Last week, three teams of scientists published three massive studies in Nature on the genes behind schizophrenia. They scanned thousands of people to find variants of genes that tended to show up more in people with schizophrenia than in those without it. And they found a heap of genes. There are thousands of different variants that each may raise your risk of schizophrenia by a tiny amount. Nicholas Wade, a veteran genetics reporter at the New York Times, has been following the quest to trace diseases to genes for a long time now. And when Wade tried his hand at blogging last week, he laid down a harsh verdict.
Press releases from five American and European institutions celebrated the findings, one using epithets like “landmark,” “major step forward,” and “real scientific breakthrough.” It was the kind of hoopla you’d expect for an actual scientific advance. It seems to me the reports represent more of a historic defeat, a Pearl Harbor of schizophrenia research.
By "defeat," Wade was not saying that the research was wrong. It was just not going to lead to any quick fixes for this devastating disease. While the risk of schizophrenia can be inherited, that does not mean that you can take a pill that compensates for a single broken gene and cure it. These new results are depressingly similar to a string of searches for the genes linked to other conditions, such as diabetes and high blood pressure, as I explained in my recent essay for Newsweek, "The Gene Puzzle." Now that scientists can read the human genome and scan thousands of people's DNA, they're not finding easy answers. They instead are finding networks upon networks of thousands of genes, that can be disturbed in a staggering number of ways. It can be frustrating to discover just how complex our genes can be. But we really shouldn't be too surprised. We've had plenty of warning about the complexity of life from a much simpler organism: E. coli. E. coli only has 4,000 or so protein coding genes (we've got about 20,000, plus thousands of other important chunks of DNA). E. coli doesn't have to develop into a brain or a heart or a toenail: all it needs to do is be E. coli, a single, tiny cell. As I explain in my book Microcosm: E. Coli and the New Science of Life, E. coli has been studied up and down and every which way for a century. It is the best-understood species on Earth. And by 1973, the great biologist Francis Crick, co-discoverer of the structure of DNA, decided E. coli should be the subject of a singular scientific project--a kind of biological moon shot. He called for the "complete solution" to E. coli: a total explanation of how the cell sustained itself, grew, and reproduced. It's been 36 years since Crick's call, but scientists have yet to figure E. coli out. For one thing, they don't have a very good idea of what a lot of its genes are for. According to a study published in PLOS Biology in April, the function of a third of E. coli's genes are uncharacterized. The authors of that study were able to come up with hypotheses for what all those 1431 genes do, but they are rough hypotheses at best. The scientists proposed the some genes are involved in building proteins, for example, or constructing membranes. They could not offer a detailed explanation for how the structure of each of those proteins allowed it to carry out some particular function.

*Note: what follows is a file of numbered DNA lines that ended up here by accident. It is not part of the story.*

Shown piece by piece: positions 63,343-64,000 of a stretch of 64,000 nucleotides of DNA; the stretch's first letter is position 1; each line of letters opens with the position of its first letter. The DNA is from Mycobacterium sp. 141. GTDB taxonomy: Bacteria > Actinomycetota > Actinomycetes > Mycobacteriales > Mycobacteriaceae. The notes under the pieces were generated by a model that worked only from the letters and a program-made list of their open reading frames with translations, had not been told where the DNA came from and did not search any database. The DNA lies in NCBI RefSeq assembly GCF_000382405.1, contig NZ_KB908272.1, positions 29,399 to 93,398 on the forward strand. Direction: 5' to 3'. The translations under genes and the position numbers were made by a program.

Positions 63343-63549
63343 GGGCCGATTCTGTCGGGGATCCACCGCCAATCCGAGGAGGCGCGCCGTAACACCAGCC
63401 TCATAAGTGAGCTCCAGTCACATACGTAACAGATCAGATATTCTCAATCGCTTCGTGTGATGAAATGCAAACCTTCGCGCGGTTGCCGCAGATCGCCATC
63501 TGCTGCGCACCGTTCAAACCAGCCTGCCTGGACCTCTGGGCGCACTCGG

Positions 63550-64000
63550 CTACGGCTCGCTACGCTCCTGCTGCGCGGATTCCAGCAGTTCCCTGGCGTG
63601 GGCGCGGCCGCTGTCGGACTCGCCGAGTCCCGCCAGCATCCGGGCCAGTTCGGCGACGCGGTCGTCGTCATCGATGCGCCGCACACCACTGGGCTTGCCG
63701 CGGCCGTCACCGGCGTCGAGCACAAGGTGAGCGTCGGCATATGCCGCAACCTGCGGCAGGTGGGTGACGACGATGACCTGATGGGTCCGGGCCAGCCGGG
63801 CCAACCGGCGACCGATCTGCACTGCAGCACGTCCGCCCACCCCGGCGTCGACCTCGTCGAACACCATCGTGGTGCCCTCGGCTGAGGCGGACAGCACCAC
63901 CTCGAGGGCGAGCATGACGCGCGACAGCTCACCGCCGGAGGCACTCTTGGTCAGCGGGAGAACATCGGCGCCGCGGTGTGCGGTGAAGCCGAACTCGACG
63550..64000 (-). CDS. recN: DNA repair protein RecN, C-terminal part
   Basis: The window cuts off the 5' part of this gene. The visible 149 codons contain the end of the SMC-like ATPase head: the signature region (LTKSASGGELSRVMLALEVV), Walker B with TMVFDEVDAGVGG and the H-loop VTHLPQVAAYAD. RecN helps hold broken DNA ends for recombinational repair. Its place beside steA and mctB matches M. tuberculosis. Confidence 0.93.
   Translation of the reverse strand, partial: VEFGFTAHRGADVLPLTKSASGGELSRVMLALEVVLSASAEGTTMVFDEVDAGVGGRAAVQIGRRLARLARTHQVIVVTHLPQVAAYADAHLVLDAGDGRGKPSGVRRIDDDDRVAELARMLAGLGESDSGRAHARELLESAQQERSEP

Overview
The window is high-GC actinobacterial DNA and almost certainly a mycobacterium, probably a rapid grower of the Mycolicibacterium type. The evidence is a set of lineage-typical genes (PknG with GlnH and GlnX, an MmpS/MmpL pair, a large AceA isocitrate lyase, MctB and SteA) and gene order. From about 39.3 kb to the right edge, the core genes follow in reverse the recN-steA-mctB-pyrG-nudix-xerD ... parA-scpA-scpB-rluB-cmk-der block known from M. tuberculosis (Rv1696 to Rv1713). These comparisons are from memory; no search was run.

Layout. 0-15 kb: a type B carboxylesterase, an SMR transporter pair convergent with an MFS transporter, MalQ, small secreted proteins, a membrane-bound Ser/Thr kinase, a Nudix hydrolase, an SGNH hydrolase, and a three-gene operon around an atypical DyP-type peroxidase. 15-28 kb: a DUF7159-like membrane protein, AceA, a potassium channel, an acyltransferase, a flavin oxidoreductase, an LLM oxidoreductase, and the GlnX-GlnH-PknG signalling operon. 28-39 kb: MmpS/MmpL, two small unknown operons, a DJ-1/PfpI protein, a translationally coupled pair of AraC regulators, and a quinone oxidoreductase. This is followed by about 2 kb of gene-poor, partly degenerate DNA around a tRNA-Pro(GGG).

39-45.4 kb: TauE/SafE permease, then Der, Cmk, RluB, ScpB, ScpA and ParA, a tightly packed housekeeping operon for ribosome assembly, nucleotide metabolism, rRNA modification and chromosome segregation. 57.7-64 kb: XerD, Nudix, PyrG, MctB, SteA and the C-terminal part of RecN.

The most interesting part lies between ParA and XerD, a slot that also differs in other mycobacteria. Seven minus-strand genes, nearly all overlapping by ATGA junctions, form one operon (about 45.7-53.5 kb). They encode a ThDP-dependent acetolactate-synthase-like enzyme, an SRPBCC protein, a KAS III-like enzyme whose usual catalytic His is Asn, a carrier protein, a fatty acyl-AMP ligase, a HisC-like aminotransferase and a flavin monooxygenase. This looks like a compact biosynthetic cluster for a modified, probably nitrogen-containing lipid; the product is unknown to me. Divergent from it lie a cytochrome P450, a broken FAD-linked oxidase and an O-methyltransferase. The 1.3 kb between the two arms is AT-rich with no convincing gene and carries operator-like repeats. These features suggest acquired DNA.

It will take a lot of scientists doing a lot of experiments to figure out exactly what those 1431 genes are doing. And conversely, it will take a lot of work to figure out the interactions of genes that produce even the simplest things about E. coli. This diagram comes from a paper published last month in Molecular Systems Biology on one such simple thing (click on it for a bigger view). Scientists have been engineering E. coli to make an alcohol called isobutanol, which might serve as an alternative fuel. The only catch is that isobutanol is poison for E. coli. Even a tiny amount of the stuff will cause the bacteria to stop growing, which is the last thing you want to happen to microscopic fuel factories. So scientists at UCLA tried to figure out how isobutanol makes E. coli sick. This diagram sums up what they figured out: a single kind of molecule can trigger all kinds of changes in the activity of a number of proteins, and those changes cascade through the cell, as proteins shut down genes for other proteins or activate other ones. That being said, the scientists did figure out the answer to this particular question, and they are figuring out how to tweak this network to help E. coli survive its self-made poison. While E. coli should make us skeptical of big promises about mastering the human genome in the near future, we can still have some hope for the distant future. Pearl Harbor, after all, did not end the war.